JEECamp Notes: Kyle McRae and the rise and fall of Scoopt

Kyle McRae, founder of Scoopt, talks about the creation of a business based on UGC, its sale to Getty and it’s eventual demise two years later.

Warning: These are rough notes, taken by me, for me at today’s JEECamp in Birmingham. This means there are typos and misspellings aplenty.

Kyle McRae – Scoopt


Asian Tsunami pictures taking two to three days to get onto CNN.

Realised need to connect people with news agencies.

Created – consumer facing, don’t sell to The Sun you’ll get shafted. We negotiated money and split it 50/50

Total website cost £5,000 to build (had quotes of £50,000).

(Probably do it for half that these days)

Taking the plunge was the hardest – how much of personal time, effort commitment should I put in?

Put in everything. Sold house, moved down to the south from Glasgow, wife gave up her job and dedicated ourselves wholesale.

If starting new business critical decision is whether to launch without funding.

Soft launch saw three VCs approached him from Silicon Valley and wasted a lot of time having nice chats with investors.

Best thing with Scoopt was to launch it first and see how it goes.

Ideal world get your project funded first.

Longer you take over it though, the dodgier it gets.

Key thing is making the business the best it possibly can be. Managing consumers’ expectations was key. Can’t tell people their photos are crap.

We focused on revenue – all about selling pics and videos.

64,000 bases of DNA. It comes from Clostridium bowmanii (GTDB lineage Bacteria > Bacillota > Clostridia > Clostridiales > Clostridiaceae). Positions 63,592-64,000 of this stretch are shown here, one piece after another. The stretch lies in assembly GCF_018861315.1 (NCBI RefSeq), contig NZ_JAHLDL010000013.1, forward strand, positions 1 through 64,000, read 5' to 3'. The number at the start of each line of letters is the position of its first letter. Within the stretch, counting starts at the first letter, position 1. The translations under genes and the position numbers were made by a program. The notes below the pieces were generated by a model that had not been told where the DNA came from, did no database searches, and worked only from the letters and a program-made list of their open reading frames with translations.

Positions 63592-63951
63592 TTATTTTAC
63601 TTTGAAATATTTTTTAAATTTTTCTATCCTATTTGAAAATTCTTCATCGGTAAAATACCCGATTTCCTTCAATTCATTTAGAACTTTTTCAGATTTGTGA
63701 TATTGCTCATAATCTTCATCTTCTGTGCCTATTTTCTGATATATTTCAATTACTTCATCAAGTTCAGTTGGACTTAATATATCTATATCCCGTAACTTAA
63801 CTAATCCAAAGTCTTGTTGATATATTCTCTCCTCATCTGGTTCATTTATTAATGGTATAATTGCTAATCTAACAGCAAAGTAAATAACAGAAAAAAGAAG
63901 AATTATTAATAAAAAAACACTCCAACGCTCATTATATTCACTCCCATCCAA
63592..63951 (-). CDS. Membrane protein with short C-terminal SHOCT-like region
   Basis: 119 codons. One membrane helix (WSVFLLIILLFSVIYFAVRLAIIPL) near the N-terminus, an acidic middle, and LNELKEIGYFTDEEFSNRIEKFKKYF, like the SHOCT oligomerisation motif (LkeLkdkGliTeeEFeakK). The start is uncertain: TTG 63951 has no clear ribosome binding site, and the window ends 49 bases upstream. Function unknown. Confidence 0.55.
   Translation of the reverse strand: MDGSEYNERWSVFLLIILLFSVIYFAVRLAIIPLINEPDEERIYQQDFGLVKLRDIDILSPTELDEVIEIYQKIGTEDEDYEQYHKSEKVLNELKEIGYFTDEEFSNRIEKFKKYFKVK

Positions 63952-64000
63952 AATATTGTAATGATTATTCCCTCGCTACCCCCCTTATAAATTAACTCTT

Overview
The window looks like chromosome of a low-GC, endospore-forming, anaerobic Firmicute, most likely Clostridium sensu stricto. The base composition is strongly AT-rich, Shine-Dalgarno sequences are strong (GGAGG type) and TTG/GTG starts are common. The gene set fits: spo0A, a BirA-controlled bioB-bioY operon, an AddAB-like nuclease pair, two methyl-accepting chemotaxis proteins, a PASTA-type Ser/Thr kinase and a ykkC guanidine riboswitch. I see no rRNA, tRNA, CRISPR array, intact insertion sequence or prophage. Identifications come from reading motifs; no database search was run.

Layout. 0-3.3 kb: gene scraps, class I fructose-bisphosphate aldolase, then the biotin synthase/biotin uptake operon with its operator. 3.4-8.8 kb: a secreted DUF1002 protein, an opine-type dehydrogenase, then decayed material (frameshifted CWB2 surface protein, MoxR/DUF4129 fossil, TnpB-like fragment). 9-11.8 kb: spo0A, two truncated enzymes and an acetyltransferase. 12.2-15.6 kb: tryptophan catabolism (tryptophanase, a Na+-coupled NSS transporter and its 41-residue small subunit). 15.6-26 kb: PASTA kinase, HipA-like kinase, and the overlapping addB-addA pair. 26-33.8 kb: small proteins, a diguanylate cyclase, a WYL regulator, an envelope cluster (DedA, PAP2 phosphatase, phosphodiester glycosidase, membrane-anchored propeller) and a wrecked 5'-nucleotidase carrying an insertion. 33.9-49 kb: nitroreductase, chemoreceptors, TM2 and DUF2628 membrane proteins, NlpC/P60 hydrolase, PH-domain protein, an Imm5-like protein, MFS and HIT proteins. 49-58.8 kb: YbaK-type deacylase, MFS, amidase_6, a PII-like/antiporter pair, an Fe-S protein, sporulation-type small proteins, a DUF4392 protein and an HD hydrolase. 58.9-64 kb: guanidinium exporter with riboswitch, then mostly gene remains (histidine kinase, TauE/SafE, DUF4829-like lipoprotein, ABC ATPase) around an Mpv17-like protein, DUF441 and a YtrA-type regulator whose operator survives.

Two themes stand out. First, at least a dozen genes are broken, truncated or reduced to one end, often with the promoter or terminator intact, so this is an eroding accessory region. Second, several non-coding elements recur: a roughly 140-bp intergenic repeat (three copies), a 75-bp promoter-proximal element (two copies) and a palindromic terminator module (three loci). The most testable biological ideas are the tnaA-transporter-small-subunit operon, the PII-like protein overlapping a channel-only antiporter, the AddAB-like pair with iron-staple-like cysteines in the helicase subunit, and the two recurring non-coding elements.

Advice was to go for critical mass and go for the network and worry about selling later.

If you are building a business it needs to be selling something – more so now than ever. VCs are going to look at your revenue model first.

Focus entirely on where the money is coming from.

Pulled together bunch of very experienced and useful people to turn it into a realistic business.

I didn’t have much idea of business, just journalism. Needed experience from people who had already built business. Was tremendously advantageous.

Before you launch anything – sanity check it.

There are experienced people out there who can do that. You should listen to them.

Problem with Scoopt was that it doesn’t scale. Most important one was the sales side of things. We found it easy to build a network of thousands of contributors. First problem was filtering it. But the impossible side of it was selling things on to the media.

Anything less than a nationally important story it was impossible to get the reach into the regional and hyper local level.

This came out painfully in every pitch I made to VCs. I had £10mill revenue in year 2 but in order to make things happen it didn’t add.

By middle of 2006 we realized it wasn’t going o fly.

We decided we had to sell it. Forecast for Yr 1 was £30,000. It wasn’t making real money but with sales and distribution network in place it could work.

Drew up fantastic business plan, told a brilliant story, but nobody bought it.

Went through some early due diligence with Getty. We left that meeting thinking they might buy it, but a day after they said it didn’t make sense for them.

I’d lost faith in the business model. Options were to grind on, or stop.

One book you should buy is The Dip. You have to know when to stop and move on.

Latter half of 2006 we were grinding on and had enough faith if we could bring it up to a certain level it would have to be of interest to a Getty or Reuters.